Sora’s haiku above literally translates as “Weaving back and forth through the rows of wheat, a butterfly!” Sora’s final Japanese character is 哉 kana, which translates as surprise. I have therefore transposed to the end of the haiku Sora’s surprise and delight in associating the butterfly’s movement with weaving and stitching.

It reads well either way, don’t you think?

Notes

繰り返し kurikaeshi, repeating, back and forth, as in a stitching motion
麦 mugi, wheat or barley
胡蝶 kochō, butterfly
哉 kana, What!

butterflies

a village without bells

a village where no bells ring: what, no way to tell it is dusk in spring

or,

in a village without bells, how do they mark the end of spring?

鐘撞かぬ里は何をか春の暮
kane tsukanu sato wa nani o ka haru no kure

I hope to come back to this haiku, yet, as Robert Frost said, ‘knowing how way leads on to way, I doubt I ever could.’ What, a village without bells, no way in ‘hell’ to find my way back again.

Notes

haru, spring, but also vitality; liveliness; energy; life
lust; lustfulness; passion; sexual desire
kure, this character has several meanings including: evening; dusk; late sunset; closing of the day.

In old Japanese haru no kure  may mean the end of spring

evening-milky-way

 

Do cherry blossoms wonder

Cherry blossoms on a branch

I remember many, many things,
do cherry blossoms,
I wonder?

さまざまの事おもひ出す櫻かな

Samazama no  koto omoidasu  sakura kana

Cherry blossoms on a branch

Sakura matsuri

In Japan, in late March and early April, they celebrate the Sakura matsuri, or cherry blossom festival.

All eyes will be on the light pink florets as they fill the city sidewalks, public parks, and temple gardens with quivering bursts of color in the gentle breeze of early spring. Picnicking under the blossoms is an ancient tradition. Then, all too soon, the petals begin to fall, and the scene becomes a distant memory.

One explanation of Basho’s haiku is that he is recalling that he abandoned the way of samurai and decided to live the way of haiku. Or simply that cherry blossoms encourage random thoughts.

Memories

さまざまのこと思い出す桜かな
Samazama no koto omoidasu sakura ka na

The sibilant repetition of the “s” and “z” sounds (samazamaomoidasu, sakura). The repeated consonants of  “k” (koto, sakura, kana) produce a melodic sound to Basho’s phrase. “Do you remember many things?” is today’s colloquial understanding of the phrase. A more literal translation is, “Various things, they call to mind, ah, cherry blossoms!”

Notes on translation

さまざま  samazama, various, many, many
事 koto, thing, matter
櫻 sakura, cherry blossoms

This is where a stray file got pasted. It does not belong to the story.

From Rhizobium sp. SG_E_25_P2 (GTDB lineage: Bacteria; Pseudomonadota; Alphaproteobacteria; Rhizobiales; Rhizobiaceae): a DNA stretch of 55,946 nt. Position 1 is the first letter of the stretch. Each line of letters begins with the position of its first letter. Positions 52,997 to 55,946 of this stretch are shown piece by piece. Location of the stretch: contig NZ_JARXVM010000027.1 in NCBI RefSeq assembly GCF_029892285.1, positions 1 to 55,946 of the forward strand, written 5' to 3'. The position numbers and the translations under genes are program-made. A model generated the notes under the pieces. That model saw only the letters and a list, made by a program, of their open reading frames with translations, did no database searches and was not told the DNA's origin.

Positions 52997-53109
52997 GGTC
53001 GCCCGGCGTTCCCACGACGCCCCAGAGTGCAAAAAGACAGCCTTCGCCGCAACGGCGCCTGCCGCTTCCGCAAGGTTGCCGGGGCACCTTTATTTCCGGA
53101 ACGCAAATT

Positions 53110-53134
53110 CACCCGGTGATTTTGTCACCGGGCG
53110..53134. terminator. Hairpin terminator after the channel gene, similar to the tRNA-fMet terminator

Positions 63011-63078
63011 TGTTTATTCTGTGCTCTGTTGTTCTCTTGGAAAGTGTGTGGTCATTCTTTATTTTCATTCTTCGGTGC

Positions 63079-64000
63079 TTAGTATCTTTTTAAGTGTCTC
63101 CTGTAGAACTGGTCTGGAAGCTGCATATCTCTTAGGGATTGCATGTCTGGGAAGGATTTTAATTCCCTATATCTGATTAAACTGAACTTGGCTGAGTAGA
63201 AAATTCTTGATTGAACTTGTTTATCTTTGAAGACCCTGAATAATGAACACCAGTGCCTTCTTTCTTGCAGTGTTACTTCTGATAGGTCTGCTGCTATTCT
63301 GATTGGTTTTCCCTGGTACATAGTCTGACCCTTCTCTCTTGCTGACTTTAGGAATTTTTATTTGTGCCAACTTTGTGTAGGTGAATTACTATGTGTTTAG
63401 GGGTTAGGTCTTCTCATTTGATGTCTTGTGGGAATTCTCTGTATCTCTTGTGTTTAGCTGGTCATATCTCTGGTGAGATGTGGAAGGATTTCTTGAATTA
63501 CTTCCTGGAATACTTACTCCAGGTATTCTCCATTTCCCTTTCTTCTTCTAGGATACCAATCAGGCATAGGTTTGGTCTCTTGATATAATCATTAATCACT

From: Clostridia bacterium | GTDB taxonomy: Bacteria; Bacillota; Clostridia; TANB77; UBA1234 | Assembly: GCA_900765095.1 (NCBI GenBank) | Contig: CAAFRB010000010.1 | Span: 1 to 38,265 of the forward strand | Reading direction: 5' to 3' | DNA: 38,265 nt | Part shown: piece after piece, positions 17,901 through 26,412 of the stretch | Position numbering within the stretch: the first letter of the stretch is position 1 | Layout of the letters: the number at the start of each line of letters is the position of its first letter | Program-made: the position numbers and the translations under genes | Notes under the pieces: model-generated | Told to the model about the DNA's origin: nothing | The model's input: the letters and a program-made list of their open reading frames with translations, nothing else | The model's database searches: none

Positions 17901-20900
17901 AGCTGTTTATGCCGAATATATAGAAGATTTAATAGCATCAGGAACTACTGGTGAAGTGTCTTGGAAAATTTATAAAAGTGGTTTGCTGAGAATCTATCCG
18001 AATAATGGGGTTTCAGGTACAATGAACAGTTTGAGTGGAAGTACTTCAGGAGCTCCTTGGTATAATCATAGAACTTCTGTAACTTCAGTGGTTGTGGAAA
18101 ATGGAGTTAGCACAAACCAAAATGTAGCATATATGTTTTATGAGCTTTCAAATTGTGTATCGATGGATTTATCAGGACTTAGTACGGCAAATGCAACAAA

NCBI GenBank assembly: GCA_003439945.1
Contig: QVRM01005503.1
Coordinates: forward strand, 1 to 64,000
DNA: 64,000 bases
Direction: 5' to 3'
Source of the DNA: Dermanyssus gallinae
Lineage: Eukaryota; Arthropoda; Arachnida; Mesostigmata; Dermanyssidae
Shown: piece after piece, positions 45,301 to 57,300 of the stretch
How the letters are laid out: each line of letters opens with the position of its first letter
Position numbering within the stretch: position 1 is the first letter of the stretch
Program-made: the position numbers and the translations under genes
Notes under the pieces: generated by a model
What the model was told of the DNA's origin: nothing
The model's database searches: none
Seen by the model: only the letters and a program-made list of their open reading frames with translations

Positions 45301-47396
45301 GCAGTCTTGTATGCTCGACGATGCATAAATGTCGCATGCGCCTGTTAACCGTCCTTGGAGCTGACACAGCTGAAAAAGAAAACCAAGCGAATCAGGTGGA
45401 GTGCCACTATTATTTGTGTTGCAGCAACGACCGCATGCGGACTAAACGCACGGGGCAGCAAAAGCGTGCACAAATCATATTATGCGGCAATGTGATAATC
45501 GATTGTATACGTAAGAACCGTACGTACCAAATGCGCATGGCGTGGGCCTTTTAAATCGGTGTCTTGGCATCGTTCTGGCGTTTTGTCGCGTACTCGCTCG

かな kana, I wonder

peach-blossom

Amid clouds of blossoms we walk – Matsuo Basho

Amid the clouds of blossoms
Is the bell’s chime Ueno
Or Asakusa?

花の雲 鐘は上野か 浅草か

Hana no kumo/ Kane ha Ueno ka Asakusa ka

peach-blossom

Trailing clouds of blossoms we walk

In Japan, it is spring and the cherry trees are in full bloom.

We cannot know, but perhaps Matsuo Basho and his students are in Kiyosumi Gardens, in the Fukagawa District where Basho lived.  A disciple begins the discussion by saying, “Is it not heavenly, Master Basho, to walk in the midst of so many cherry blossoms?”

Then a single blossom falls. To which Basho replies, “In the even the smallest flower that falls, I fear, lies a truth too deep for tears.”

At that moment the sound of the bell is heard.

Fukagawa, Ueno, Asakusa

Fukagawa, where Basho lives, is on the other side of the Sumida River from Ueno and Asakusa. These well known areas include Buddhist and Shinto temples, as well as shopping and residential areas. In Asakusa is the famous Buddhist Sensō-ji temple. In Ueno is the Shinto shrine Ueno Tōshō-gū. Ueno is known as a working class district, while Asakusa is home to the more prosperous citizens of ancient Edo.

Notes on translation

花 hana flower, blossom

雲 kumo cloud

鐘 kane bell, chime

上野 ueno, temples include the Shinto shrine Ueno Tōshō-gū; a working class area

浅草 Asakusa, an area along the Sumida River including the ancient Sensō-ji temple; it is an upscale area, a place for the rich and prosperous

清澄庭園 Kiyosumi Garden, today’s strolling garden was developed after Basho’s time on earth, but an earlier garden no doubt existed. The garden contains a stone monument to Basho and his most famous haiku, an ancient pond, frog and the sound of water.

senso-ji temple
senso-ji temple